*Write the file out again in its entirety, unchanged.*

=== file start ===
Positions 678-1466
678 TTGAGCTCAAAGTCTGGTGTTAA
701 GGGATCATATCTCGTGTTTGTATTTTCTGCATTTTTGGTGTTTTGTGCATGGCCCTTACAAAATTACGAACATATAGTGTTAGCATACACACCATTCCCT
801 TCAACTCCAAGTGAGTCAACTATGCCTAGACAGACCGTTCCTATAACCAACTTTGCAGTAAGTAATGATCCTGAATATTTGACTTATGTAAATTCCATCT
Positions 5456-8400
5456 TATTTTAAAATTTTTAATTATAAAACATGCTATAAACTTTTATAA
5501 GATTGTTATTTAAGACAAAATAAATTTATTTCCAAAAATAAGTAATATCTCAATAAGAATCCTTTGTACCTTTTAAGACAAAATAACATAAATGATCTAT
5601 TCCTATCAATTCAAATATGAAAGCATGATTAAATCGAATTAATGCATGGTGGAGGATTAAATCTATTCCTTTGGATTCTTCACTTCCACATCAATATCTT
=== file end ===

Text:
Positions 678-1466
678 TTGAGCTCAAAGTCTGGTGTTAA
701 GGGATCATATCTCGTGTTTGTATTTTCTGCATTTTTGGTGTTTTGTGCATGGCCCTTACAAAATTACGAACATATAGTGTTAGCATACACACCATTCCCT
801 TCAACTCCAAGTGAGTCAACTATGCCTAGACAGACCGTTCCTATAACCAACTTTGCAGTAAGTAATGATCCTGAATATTTGACTTATGTAAATTCCATCT
Positions 5456-8400
5456 TATTTTAAAATTTTTAATTATAAAACATGCTATAAACTTTTATAA
5501 GATTGTTATTTAAGACAAAATAAATTTATTTCCAAAAATAAGTAATATCTCAATAAGAATCCTTTGTACCTTTTAAGACAAAATAACATAAATGATCTAT
5601 TCCTATCAATTCAAATATGAAAGCATGATTAAATCGAATTAATGCATGGTGGAGGATTAAATCTATTCCTTTGGATTCTTCACTTCCACATCAATATCTT